Comments

  1. Rick says:

    And why do we need the nuclear treaty back?

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  2. OzarkHillbilly says:

    A Middle Eastern intelligence official with knowledge of the episode said Israel was responsible for the attack on the Natanz nuclear complex on Thursday, using a powerful bomb.

    Because the JCPOA was just too peaceable.

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  3. James Joyner says:

    @OzarkHillbilly:

    Because the JCPOA was just too peaceable

    Alas, Trump withdrew us from the agreement and Iran, not surprisingly, stopped complying with its end.

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  4. Sleeping Dog says:

    It is interesting how Iran is so porous to physical intrusion by its enemies. Even stuxnet is alleged to have been inserted into the relevant network through the use of a physical medium.

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  5. Slugger says:

    North Korea shows us that an economy much smaller than Iran can produce nukes. The long term effects of bombing seem unable to retard production for long; the Ploesti bombings did little to slow oil production. The Israeli-Saudi-US alliance may be vulnerable to instability in the House of Saud and erosion of support for Israel by the American public. Maybe slowing down the Iranian acquisition by six months is worth it, but soon we will have to address a nuclear Iran that has a different perspective on the killing of Soleimani.

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  6. OzarkHillbilly says:

    @James Joyner: Of course they did, but not before rump reimposed sanctions on them, and Europe did nothing about the sanctions.

  7. Scott says:

    It has long been my contention that Iran, in the long run, is a more suitable partner for the US than the Saudis or Gulf countries. Their people are far more educated and sophisticated than any of the Arab neighbors. Our hardline stances, driven by evangelical Christians, have created the hardline backlash in Iran. To our detriment.

    We started that shift to Iran under Obama but then Trump and the fanatical, Christian right took over. Why we keep supporting the Saudis any more is beyond me. We don’t need their oil. They regularly go against our interests (such as flooding the oil market). They support terrorists around the world. I don’t get it.

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  8. Jim Brown 32 says:

    @Scott: The Saudis spread cash around to the right political campaigns and have major stakes in key companies to ensure US politicians think twice about applying any pressure to them. They are running a lite-version of the Chinese model of soft influence. Unfortunately—everything in this Country is for sale [sans Black Equality] Foreign policy is not different. The displacement camps from the ISIS caliphate are a global tragedy–no one (with any power) cares.

    You are correct however, we had the preferred partner in Iran to get the M.E. unscrewed and keep it stable. We then pissed that away because we don’t seem to like Democracy when it leads to choices not in line with the financial fortunes of our multi-national corporations. Now we are stuck allied with Arabs, who have values that do not enable becoming a regional power. They would like nothing more than to write the US a check have have US troops garrisoned across their country–they don’t want to do any work themselves though. You only have to look at Saudi military operations in Yemen–compared to Iranian military operations which are very organized however limited because of years of sanctions. They would eat the Saudi’s lunch if the US withdrew for the M.E.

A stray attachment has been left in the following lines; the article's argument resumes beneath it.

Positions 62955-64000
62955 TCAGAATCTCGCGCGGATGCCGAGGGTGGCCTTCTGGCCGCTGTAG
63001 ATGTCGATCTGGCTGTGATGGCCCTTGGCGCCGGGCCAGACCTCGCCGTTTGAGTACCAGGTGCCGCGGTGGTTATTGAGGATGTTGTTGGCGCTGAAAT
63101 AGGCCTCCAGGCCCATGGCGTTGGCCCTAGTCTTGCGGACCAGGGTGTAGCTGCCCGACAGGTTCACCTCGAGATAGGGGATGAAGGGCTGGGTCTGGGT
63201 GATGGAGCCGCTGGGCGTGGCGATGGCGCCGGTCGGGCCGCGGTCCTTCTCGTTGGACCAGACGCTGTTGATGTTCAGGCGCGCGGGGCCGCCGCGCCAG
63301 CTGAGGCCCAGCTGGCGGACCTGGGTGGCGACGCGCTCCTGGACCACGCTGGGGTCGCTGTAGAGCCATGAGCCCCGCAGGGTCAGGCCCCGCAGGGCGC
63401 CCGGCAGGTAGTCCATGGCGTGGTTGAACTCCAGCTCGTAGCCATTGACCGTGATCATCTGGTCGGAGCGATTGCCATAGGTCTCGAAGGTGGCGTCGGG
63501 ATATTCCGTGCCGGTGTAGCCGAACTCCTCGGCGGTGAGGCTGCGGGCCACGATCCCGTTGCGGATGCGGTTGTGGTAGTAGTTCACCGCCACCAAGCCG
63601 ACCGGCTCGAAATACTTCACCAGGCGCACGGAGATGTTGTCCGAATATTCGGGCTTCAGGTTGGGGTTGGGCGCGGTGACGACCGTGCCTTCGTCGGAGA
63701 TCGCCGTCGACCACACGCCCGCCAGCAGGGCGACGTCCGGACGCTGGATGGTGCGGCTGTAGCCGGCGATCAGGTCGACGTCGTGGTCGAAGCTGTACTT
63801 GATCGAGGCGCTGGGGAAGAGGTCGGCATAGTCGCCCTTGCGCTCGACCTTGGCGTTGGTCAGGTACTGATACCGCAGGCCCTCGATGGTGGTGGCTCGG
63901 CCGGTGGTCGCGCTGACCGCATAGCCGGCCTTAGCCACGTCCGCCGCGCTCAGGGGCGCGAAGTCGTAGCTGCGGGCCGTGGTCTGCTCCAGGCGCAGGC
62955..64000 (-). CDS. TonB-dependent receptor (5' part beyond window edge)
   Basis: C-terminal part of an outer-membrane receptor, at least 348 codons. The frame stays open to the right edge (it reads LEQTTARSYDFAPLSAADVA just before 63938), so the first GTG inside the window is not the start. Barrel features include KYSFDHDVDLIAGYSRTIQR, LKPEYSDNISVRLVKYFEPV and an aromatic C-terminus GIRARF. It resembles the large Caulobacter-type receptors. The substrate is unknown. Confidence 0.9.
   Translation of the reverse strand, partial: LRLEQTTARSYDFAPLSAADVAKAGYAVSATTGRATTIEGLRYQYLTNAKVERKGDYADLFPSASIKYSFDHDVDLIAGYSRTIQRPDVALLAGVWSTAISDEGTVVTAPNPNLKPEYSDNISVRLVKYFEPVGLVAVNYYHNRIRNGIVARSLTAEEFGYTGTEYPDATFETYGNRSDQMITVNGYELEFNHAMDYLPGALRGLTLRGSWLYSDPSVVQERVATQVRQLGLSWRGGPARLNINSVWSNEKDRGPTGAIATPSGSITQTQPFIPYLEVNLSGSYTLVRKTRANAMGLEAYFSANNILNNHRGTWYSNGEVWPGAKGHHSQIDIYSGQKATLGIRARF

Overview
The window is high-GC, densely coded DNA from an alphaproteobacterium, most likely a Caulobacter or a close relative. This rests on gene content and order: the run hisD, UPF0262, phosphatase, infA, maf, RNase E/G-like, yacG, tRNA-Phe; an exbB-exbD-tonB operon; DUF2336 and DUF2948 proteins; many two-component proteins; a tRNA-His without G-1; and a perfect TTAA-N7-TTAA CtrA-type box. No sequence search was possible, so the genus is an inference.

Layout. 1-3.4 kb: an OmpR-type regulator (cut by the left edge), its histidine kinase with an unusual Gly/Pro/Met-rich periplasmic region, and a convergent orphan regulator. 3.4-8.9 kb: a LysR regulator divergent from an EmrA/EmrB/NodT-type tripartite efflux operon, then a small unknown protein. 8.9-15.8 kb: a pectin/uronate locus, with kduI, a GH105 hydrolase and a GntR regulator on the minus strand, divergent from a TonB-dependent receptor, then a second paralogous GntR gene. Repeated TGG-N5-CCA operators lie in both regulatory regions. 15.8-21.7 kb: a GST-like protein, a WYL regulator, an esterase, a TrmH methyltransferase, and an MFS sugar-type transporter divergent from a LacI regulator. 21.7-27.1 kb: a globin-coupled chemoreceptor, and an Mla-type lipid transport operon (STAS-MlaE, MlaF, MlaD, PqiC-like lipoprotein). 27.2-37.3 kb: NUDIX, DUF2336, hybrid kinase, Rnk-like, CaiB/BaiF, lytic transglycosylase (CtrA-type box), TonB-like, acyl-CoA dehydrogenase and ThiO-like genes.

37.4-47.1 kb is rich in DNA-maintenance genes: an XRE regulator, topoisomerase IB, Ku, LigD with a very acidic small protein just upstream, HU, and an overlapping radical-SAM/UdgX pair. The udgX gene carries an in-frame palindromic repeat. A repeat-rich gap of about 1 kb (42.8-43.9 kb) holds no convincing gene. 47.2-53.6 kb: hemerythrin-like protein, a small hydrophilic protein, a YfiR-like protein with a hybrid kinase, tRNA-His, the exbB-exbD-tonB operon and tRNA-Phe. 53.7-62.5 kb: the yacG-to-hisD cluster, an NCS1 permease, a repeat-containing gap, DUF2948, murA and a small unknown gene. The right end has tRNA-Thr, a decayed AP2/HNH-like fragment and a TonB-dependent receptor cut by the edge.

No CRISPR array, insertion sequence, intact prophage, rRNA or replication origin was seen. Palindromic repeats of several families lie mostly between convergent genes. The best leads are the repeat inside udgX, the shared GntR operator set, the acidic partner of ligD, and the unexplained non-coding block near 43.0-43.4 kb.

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  9. wr says:

    I just want to make sure I have this right: A military attack on a sovereign nation absent a declaration of war is unalloyed good news, but the removal of a statue is a vicious act of terrorism. Is that this week’s thinking?

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  10. James Joyner says:

    @wr: Iran’s nuclear program is in defiance of a dozen UN Security Council resolutions going back many years. Setting it back is good news. And Iranian proxies have been committing acts of war against Israel since near the foundation of the Islamic Republic.

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  11. Scott says:

    @Jim Brown 32:

    They would like nothing more than to write the US a check have have US troops garrisoned across their country–they don’t want to do any work themselves though.

    Reminds me of the old joke that the Saudi Armed Forces Anthem is “Onward, Christian Soldiers”

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  12. Raoul says:

    Simple question- why can Israel have the bomb and not Iran or Saudi Arabia (which appears to be trying).

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  13. Albert says:

    @Raoul: bc Iran has threatened to use it for genocide against the Jews. Israel a tiny nation has it to repel just such a threat.

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  14. de stijl says:

    @James Joyner:

    Is this terrorism per your argument on the Columbus statue thread?